Just the sound of the jingle makes most people’s mouth water even if they can’t see the ice-cream van. That is because as children we established a strong connection in our mind between that song and ice-cream. This type of learning is called conditioning – every time you experience a stimulus, you associate it with something else.
Q: What would happen if the bang had signalled a threat?
A: If you became conditioned to associate a bang with something bad happening, every time you heard the bang your body would experience fear and anticipation, even if you knew the bad thing wasn’t necessarily going to happen anymore.
Training and Reinforcement: How can we train the brain to learn things? [Key Stages 2-4]
How do you teach an animal to do something that they don’t naturally do?
Play the following video of a dancing dog:
This complicated behaviour has been learning through training – in this case by shaping the dog’s behaviour with rewards. Every time the dog performs a behaviour that the trainer wants him to, he gets a treat. That reinforces his behaviour so that he does it again and again.
Human behaviour can equally be shaped. We learn much more quickly when the patterns are accompanied by some form of reward. It could be food, it could be drink.
If we want to be healthy, we might exercise to stay fit. This is called a positive reinforcement because we are repeating an action to get to our goal of being healthy. To be healthy we might also avoid eating fast food, this would be negative reinforcement – where we avoid an action to reach our goal of being healthy.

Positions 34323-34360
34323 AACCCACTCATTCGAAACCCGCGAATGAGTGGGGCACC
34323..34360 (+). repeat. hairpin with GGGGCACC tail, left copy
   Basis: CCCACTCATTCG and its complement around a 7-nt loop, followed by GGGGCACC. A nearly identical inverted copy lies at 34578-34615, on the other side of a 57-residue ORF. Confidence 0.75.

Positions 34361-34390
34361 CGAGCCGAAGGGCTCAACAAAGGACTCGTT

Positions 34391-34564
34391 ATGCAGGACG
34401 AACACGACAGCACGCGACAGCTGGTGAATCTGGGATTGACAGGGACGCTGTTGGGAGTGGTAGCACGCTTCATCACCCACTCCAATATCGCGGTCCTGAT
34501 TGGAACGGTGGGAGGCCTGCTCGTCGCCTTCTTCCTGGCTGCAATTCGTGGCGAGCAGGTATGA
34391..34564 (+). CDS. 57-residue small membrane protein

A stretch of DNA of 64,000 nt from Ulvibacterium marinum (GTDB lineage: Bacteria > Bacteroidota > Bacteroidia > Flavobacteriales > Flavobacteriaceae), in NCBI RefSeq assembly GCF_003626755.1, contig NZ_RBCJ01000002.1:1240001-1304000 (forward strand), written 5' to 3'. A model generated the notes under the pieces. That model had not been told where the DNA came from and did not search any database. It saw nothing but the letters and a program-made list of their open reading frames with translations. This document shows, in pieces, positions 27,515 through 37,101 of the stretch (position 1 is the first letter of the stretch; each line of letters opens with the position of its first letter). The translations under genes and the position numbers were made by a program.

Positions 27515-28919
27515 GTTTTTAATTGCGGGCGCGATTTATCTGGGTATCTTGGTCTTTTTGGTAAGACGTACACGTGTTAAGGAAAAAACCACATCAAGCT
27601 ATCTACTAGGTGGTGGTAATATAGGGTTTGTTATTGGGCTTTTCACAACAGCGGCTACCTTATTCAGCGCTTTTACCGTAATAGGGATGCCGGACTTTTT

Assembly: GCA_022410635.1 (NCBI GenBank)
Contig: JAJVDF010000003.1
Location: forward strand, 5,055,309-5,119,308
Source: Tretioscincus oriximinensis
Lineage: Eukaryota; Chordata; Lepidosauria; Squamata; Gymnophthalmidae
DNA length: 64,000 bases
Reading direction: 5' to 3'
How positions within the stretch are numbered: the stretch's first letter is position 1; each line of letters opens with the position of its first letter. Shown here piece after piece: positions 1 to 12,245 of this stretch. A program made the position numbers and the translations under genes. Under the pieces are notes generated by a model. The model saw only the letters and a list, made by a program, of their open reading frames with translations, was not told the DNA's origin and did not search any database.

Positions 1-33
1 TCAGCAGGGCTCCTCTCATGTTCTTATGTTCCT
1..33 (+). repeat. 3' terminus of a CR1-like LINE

Many things can act as reinforcements by the simple power of association in our brain.
Q: Give an example of positive reinforcement.
A: Any response to this will be appropriate if it requires repeatedly doing an activity to reach a specific goal. Examples include exercising to feel healthy, practicing a musical instrument to get good at it, practicing a sport to beat the other team, etc.
Q: What is happening in the brain when training occurs?
A: When training occurs the neural networks in the brain that code for that activity are strengthened through repeated use. In the long run, this makes that information or response faster and easier.